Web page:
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Jewish Journal

Next time, I’ll try the pre-nup

by Heather Moss

October 25, 2007 | 8:00 pm

Separated is a vague and unpleasant term.

It's the state of being in flux -- the gray area between no longer married but not yet divorced. A divorce decree gives you back your life as a single person, but being separated keeps you in love limbo.

Many guys I've gone out with since I separated from my husband have asked about it. They want to know if the ex is really an "ex." And despite their interest, most of them never bothered to ask me out a second time.

Until Ted.

Mutual friends fixed us up. Ted divorced nine years ago, has a kid and recently made partner at his firm. We talked on the phone several times and exchanged photos via e-mail. He had a dynamic voice and I enjoyed our conversations, so I agreed to a date.

We met for dinner at the Urth Cafe one chilly Friday evening. While seated on the patio, we explored our similarities (age, height, taste in music) and talked about our kids, including what it's like to have youngsters who were becoming teenagers.

When we moved inside to sit by the fireplace, we leaned in closer as we talked and held hands. The conversation grew more personal by the hour, and before long he asked me what was the biggest lesson I had taken from my marriage.

"I would have gotten a prenup," I said.

When I asked him the same question, he said he would have never stopped communicating.

With kids at home and a baby sitter on the clock, I told Ted I was nearing my midnight curfew. And like two nervous teenagers, our date ended with a hug goodbye and a short kiss.

In the run-up to our next date he sent me endearing text messages and we talked on the phone daily. During one conversation he casually but directly asked, "When will your divorce be final?"

I wasn't sure how to answer. The dissolution papers were being prepared, but hadn't been filed yet.

"Hopefully soon," I responded after a long pause on my end. I immediately filed for divorce, hoping to truly begin the next chapter of my life.

Ted and I began dating exclusively and we seemed to be at the beginning of a beautiful relationship. We hit the hot spots, he introduced me to his entire family and I attended his daughter's bat mitzvah. We were even there for each other in the off times -- I kept him company while he had oral surgery, and he gave advice on handling a problematic house leak.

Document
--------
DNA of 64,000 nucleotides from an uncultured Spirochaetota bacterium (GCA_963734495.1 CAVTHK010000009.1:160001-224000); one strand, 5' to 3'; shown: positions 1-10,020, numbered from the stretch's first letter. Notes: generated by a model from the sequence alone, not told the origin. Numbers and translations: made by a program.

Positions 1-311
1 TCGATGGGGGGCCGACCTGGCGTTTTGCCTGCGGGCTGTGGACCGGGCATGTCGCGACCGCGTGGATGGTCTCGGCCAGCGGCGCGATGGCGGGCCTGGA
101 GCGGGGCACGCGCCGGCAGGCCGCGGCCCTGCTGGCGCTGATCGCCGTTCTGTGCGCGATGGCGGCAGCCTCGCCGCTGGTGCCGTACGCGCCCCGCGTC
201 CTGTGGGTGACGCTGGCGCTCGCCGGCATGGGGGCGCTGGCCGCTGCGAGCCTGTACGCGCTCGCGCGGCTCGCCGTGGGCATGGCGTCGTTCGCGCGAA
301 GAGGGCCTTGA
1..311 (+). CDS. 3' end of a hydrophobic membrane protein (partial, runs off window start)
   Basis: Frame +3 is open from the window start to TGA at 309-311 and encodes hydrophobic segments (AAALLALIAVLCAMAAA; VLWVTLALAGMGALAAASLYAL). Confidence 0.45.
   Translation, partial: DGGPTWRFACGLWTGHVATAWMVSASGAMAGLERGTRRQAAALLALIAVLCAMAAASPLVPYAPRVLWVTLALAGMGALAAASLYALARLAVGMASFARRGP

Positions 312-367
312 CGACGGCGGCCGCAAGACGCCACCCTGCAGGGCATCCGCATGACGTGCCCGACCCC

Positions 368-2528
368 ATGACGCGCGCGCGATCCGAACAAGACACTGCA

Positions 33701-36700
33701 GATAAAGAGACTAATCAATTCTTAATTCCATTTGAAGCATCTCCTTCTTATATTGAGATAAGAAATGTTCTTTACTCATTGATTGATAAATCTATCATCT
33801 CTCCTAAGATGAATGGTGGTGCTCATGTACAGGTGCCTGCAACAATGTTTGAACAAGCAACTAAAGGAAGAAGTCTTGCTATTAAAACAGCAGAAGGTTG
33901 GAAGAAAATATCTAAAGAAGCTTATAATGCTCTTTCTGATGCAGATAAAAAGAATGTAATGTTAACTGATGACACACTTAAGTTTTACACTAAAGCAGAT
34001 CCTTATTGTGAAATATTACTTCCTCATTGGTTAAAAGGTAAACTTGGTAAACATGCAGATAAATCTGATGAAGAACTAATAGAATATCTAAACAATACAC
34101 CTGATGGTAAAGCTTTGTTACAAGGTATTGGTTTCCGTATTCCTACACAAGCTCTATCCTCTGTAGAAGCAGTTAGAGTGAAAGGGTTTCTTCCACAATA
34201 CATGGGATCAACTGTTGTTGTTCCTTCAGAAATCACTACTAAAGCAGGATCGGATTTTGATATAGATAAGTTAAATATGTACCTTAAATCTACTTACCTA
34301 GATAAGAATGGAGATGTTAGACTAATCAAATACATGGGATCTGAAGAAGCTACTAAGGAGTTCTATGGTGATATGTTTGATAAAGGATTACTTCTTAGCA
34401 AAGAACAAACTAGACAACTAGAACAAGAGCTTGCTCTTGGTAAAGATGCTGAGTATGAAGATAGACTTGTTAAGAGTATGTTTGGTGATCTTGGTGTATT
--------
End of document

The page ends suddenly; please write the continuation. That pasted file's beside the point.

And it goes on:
One weekend, Ted and I went to Catalina as a special treat. As we strolled hand-in-hand along Crescent Avenue, newlyweds in a golf cart honked as they passed us. Ted caught sight of the words "just married" on the cart, stopped in his tracks, dropped my hand and said, "You're still married."

My heart skipped a beat. I had no idea it bothered him so deeply.

"Only on paper," I said, a knot forming in my stomach.

Ted implied that he was looking to get married -- and fast.

As we continued to date, he would bring up my pending divorce and separation at odd times. He'd ask about the court hearings and then declare that delays were bound to crop up. He insisted my divorce would take longer than six months.

I agonized over how long the divorce was taking.

Ted eventually told me about his time frame for relationships. He said he generally gave women a six-month window, but because I was "separated" he was willing to "extend" it for me.

A time frame? Six months?

I asked Ted if he could just enjoy our time together and let our relationship blossom. While he got my hopes up when he said yes, his actions told a different story. I discovered he was actively pursuing other women behind my back.

Ted's intense marriage pressure might have been honest or it might have been a cover. My pending divorce could have been a convenient excuse, a way to keep a good thing going for a while. Whatever the reason, he wasn't discussing his true feelings with me. It all seemed to boil down to his relationship Achilles' heel -- communication.

While I cursed it in the beginning, I thank the California court system for my "separated" status. The cooling-off period that follows a divorce filing kept me levelheaded enough to eventually recognize what was happening. What if I had been single and available? I cringe at the thought of what would have happened had Ted and I actually married.

I should have known better.

I should have seen the red flags, which rarely ever change color. My heart didn't hear what my head was trying to tell me.

Next time I'm taking my own advice: I need a relationship prenup.

I plan to lay out all the issues and clearly define boundaries before dating reaches the relationship stage, let alone before there's any talk of marriage.

Unromantic? Maybe. But there is nothing quite as ugly as love turned to acrimony. The more candid each person is, the fewer surprises there will be down the road. Be honest and tell me what you want. After that, time, circumstance and intuition will guide the rest.

Now please initial here, here and here, and sign on the dotted line.

Heather Moss is a corporate communications professional and the mother of three children. She can be reached at writeonforever@gmail.com.

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